Symbolism of Lanterns

History

Lanterns were originally introduced into Japan by China. The first ones were made of metal and primarily used to light doorways to shrines and temples. They were later made of stone for use in gardens, but it wasn't until they were introduced into Japanese tea gardens by tea-master Sen-no-Rikkyu did they become a major garden element. Japanese tea ceremonies were often held in the evenings and light was needed to guide guests to the tea-room.

Stone lanterns fall into four main types. Tachi-gata are pedestal lanterns, ikekomi-gata are the so-called “buried lanterns”, oki-gata small, often portable lanterns and yukimi-gata are the famous “snow viewing” lanterns.

The Nitobe Memorial garden has numerous lanterns, apparently very carefully placed. Some of the main ones are discussed below.

The Nitobe lantern - A pedestal lantern of the Kasuga type

A Kasuga lantern typically has a cylindrical column surmounted by an annulet (small ring). Above this is the lantern box, generally hexagonal and topped by a hexagonal roof with pronounced scrolls at the points. The top is often in the form of a stylised lotus flower. The name “Kasuga” refers to a Shinto shrine. The Kasuga Grand Shrine in Nara was established in 768 AD and at first used solely by the Fujiwara family. Reaching the shrine involves a long walk through three gates (torii) along a path lined with tall imposing lanterns. This type of lantern (with a long pedestal and massive construction) is therefore called a Kasuga lantern in reference to this shrine.

The Nitobe lantern has carved in it a lotus blossom (flower of paradise and symbol of purity) and a dog (Nitobe's birth sign). Also carved are the 12 zodiacal signs or “earthly branches” (rat, ox, tiger, rabbit, dragon, snake, horse, sheep, monkey, rooster, dog, pig). On the Nitobe lantern, the rat is aligned to the north, taking precedence as the first sign: as such it indicates the month of December and the first (midnight) double-hour of the day. As one goes around the base of the Nitobe lantern, the passage of time is marked.

The Nitobe lantern has been interpreted to symbolise the male principle or “Father figure” as well as memorialising Nitobe himself. This lantern predates the Nitobe Memorial Garden. It was installed in the UBC Botanical Garden (then situated in the centre of Campus) in 1939 by the Japan Society and by the Japanese Associations of British Columbia with the inscription: “I.M., Inazo Nitobe, 1861-1933, Apostle of Goodwill Among Nations, Erected by his friends”. (See: The Ubyssey for Tuesday, October 3rd, 1939 - PDF)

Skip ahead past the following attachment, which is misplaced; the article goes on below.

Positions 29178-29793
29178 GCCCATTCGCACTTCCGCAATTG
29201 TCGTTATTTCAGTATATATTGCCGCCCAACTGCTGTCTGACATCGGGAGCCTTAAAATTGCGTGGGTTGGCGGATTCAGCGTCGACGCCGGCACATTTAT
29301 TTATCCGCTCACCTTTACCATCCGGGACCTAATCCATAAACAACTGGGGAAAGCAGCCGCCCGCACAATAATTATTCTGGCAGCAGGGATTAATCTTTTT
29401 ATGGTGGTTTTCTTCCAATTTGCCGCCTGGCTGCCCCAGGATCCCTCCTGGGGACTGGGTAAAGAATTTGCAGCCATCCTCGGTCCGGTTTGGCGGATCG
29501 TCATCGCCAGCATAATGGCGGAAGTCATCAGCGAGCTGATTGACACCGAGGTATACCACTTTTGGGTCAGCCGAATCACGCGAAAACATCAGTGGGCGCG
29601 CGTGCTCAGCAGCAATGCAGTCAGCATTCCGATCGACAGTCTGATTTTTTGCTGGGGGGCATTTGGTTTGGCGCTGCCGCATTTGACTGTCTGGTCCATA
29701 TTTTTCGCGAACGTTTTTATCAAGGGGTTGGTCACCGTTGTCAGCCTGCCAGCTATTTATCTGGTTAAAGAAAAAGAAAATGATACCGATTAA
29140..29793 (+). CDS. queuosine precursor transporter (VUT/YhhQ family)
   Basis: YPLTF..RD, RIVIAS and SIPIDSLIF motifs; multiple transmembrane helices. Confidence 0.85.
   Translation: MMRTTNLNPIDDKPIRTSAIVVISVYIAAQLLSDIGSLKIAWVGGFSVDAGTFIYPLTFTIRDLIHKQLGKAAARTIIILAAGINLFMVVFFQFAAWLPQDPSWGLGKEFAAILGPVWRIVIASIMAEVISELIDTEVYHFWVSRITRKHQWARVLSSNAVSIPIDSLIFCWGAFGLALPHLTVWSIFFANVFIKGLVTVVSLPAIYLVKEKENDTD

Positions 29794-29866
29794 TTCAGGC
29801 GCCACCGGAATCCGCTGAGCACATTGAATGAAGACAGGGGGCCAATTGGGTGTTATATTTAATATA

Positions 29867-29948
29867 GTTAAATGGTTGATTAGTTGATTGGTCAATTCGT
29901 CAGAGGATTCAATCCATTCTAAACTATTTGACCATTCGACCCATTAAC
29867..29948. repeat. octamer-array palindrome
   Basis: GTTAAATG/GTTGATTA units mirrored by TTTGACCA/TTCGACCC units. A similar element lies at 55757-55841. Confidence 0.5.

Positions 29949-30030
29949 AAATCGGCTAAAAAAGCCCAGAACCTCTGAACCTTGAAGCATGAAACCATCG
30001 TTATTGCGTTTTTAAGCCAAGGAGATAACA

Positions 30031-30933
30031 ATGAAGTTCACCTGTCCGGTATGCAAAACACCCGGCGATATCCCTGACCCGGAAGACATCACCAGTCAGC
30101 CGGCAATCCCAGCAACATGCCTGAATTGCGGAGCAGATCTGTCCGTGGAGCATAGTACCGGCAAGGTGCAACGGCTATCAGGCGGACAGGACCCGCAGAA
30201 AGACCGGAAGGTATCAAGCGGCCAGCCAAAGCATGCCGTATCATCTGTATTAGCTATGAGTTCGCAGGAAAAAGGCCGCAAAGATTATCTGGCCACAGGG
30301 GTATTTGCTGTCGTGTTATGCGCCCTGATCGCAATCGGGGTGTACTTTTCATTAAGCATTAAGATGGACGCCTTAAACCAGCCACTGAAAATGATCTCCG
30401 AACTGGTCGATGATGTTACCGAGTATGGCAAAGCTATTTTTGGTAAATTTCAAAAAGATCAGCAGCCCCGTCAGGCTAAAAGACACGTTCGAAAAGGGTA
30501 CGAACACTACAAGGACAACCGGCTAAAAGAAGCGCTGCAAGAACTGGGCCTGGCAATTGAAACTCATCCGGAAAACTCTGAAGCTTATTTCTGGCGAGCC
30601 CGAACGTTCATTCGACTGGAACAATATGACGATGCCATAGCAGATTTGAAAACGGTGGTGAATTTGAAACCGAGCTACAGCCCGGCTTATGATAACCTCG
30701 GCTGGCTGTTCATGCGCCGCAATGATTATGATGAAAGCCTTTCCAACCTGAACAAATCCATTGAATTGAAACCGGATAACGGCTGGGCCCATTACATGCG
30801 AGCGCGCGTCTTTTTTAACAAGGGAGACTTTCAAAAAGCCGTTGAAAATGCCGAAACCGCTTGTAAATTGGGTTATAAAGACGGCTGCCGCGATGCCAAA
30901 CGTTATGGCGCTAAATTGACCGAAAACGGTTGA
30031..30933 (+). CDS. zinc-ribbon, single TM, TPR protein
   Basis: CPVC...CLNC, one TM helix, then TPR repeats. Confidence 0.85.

Snow-viewing lantern - yukimi-doro:

This type of lantern, squat and broad-roofed, dates back to the early Edo period and is probably so named because of the attractive capture of snowfall on the broad roof. The snow-viewing lantern in the Nitobe Memorial Garden is situated on the Island of Eternity and is thought to represent the “mother figure” in the cycle of life.

Maiden lantern - yukimi doro:

The Maiden lantern, situated near the 11-plank bridge, is a smaller version of the snow-viewing lantern on the Island of Eternity, and is thought to represent courtship in the cycle of life. Consistent with this, the 11-plant bridge leads directly to the marriage lantern, representing early marriage.

Nitobe family crest lantern:

This lantern was not in Dr Mori's original design but was added later as a gift from the city of Morioka. The stone is local to Morioka district and it bears the crescent moon and stars of the Nitobe family crest.

Marriage lantern - Kasuga style:

This lantern, like the Nitobe lantern, has the signs of the zodiac and the lotus blossom carved into it.

Remembering lantern - Oribe style:

This lantern may commemorate Nitobe's Christian faith. It is named after its inventor, tea master Oribe Furuta (1544-1615). Japanese Christians could attach figures of the virgin Mary onto the flat front shaft of the lantern, buried underground, and so were able to worship secretly. In the Nitobe Memorial Garden, the image of the virgin on this lantern is kept half-exposed.

References

Matsuda, Shigeo [1907-]. (1988). Kirishitan-doro no shinko/Matsuda Shigeo cho. Tokyo: Kobunsha, Showa 63 [1988]. [Discusses Christian persecution in Japan in relation to lanterns].

Fukuchi, Kenshiro. (1985). Nihon no ishidoro / Kondo Yutaka kanshu ; Fukuchi Kenshiro cho. Tokyo: Rikogakusha. [Discusses stone carving and lanterns in temples art].





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